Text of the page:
It's been about 60 days since Dr. David Tank rocked my world.
By showing me photos of leaves.
Like most of the 1,000 or so attendees of the Botany 2012 conference in Columbus, OH, I was spending the day taking in dozens of 15-minute talks given by the best and brightest in the plant sciences. And then, while moving briskly between sessions, I felt a hand on my shoulder.
"I need to show you something," said Tank, an Assistant Professor at the University of Idaho, "Come sit with me for a minute."
Before I could manage an "Okay," Dave had his laptop open and was showing me something truly unbelievable, even for a botanical optimist like myself. Shining brightly on his screen were images of whole tree leaves being peeled from the surfaces of 15-million-year-old rocks. I did a double take.
"Wait, the leaves, themselves, are 15 million years old? And you can hold them in your hands?"
Encountering these leaves, preserved in layers of rock since a period known as the Miocene, isn't exactly like finding an actual dinosaur (most of them vanished 65 million years ago) -- but it's pretty close. If what Dave was telling me was true, it's more like finding the flexible snout of a gomphothere (a long-extinct, elephant-like beast) with the hair and skin still intact. Simply outrageous.
I had to see it (in real life) to believe it. So, a couple of weeks later I went to Idaho with Paul Frederick and Tim Kramer, my co-producers on the video series, Plants Are Cool, Too!
There, in a fossil deposit on the edge of Clarkia, Idaho's aptly named Fossil Bowl Race Track, Dave and his colleagues showed me the real thing. Armed with nothing but pocket knives, they split open layers of ancient sediment that had settled in a volcano-induced lake millions of years before anything human-like walked this Earth. Stuck between those hardened layers were hundreds and hundreds of exquisitely preserved leaves.
The leaves are representative of a forest that is totally unlike anything in Idaho (or anywhere else) at present. Some of the leaves came from trees that were close relatives of species found today in the southeastern U.S. (like bald cypress) or central China (like dawn redwood), while others have no extant kin. No matter. They were all standing there in (what is now) Idaho 15 million years ago, as evidenced by the presence of their long ago fallen leaves in the rocks.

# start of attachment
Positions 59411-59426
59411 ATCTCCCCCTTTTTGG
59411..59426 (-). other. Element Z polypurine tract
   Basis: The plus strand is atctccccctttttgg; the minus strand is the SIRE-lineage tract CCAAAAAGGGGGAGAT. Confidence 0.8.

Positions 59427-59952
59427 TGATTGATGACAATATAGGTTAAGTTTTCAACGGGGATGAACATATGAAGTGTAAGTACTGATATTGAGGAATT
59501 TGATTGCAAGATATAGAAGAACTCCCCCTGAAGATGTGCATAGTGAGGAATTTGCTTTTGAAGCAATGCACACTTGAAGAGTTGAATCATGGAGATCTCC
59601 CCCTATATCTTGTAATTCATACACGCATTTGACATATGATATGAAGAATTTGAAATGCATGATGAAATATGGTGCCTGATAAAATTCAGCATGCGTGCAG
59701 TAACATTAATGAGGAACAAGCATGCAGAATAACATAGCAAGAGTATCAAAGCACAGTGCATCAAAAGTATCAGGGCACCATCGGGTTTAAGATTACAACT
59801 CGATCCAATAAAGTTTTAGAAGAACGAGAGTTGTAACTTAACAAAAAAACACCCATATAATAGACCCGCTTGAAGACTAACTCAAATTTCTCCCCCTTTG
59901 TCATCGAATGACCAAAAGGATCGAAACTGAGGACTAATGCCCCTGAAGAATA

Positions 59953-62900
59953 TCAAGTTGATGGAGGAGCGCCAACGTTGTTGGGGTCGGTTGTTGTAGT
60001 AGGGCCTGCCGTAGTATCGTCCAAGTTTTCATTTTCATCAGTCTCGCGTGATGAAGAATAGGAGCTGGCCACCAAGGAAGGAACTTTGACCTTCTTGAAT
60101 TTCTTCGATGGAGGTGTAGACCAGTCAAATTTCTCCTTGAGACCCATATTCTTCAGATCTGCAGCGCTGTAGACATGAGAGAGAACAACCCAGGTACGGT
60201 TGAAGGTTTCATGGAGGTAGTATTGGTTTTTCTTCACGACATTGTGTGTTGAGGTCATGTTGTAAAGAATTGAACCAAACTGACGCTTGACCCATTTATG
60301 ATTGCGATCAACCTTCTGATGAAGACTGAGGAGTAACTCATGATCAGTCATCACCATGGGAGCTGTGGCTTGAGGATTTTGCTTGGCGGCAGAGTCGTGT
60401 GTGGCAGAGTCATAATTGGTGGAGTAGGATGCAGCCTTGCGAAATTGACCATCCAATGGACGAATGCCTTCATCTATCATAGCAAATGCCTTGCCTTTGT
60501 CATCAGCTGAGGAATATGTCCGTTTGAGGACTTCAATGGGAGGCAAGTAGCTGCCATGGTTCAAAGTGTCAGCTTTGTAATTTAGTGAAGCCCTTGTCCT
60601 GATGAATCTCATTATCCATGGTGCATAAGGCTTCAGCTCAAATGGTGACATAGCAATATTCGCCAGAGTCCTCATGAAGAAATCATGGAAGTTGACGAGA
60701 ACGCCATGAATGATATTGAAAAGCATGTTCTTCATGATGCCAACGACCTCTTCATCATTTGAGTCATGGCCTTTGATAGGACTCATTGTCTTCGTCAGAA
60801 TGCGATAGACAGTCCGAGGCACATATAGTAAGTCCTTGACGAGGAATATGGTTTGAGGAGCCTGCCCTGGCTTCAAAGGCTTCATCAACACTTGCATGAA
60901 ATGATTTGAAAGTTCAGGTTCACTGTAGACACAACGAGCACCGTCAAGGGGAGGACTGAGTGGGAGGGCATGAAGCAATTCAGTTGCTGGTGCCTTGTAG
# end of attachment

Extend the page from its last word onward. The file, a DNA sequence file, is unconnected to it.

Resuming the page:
Let me state that again, somewhat differently: The trees last stood 15 million years ago, but their leaves are still here! The actual leaves, un-decomposed, with many of them sporting the fall color they had when ancient autumns brought them flitting down from their limbs to sink into the deep, cold waters that would help to preserve them for eons.
As one might imagine, these ancient biological specimens offer all sorts of potential for research. For example, Dr. Bill Rember, also of the University of Idaho, is looking at the leaf surfaces and measuring the densities of tiny pores used for gas exchange (called stomata) relative to what we see in today's leaves. Because stomatal density changes predictably with levels of atmospheric carbon dioxide, Bill can infer what those levels looked like in the Miocene -- a time when the Earth was in a period of global warming -- and use this to better understand what might happen as we continue to pump CO2 into our present atmosphere.
While the work on stomata is fascinating, the Clarkia-related research direction that is the most "Hollywood" might be the one that Dave Tank and his lab are heading in: extracting crazy-old DNA from those crazy-old leaves. As much as we might refer to Jurassic Park as an example of ancient DNA recovery, the truth is that we have never had much success in retrieving genetic material older than about 1 million years. The Tank Lab is seeking to change that by employing the same rigorous methodologies used by scientists who pull DNA from ancient human remains. And, so far, it appears to be working.
So, Dave was right. He certainly had something cool to show me. And in a few months, his lab could be offering us the chance to look over genetic blueprints that are orders of magnitude older than almost anything we've ever perused.
That's about as cool as it gets.
Plants Are Cool, Too!, Episode 2: Fossilized Forests:
Dr. Chris Martine is the David Burpee Chair in Plant Genetics & Research and Director of the Manning Herbarium at Bucknell University. He also is the creator, host, and co-producer of Plants Are Cool, Too!, a video series dedicated to highlighting the coolest plants on Earth (and the botanists who study them), with support from the Botanical Society of America.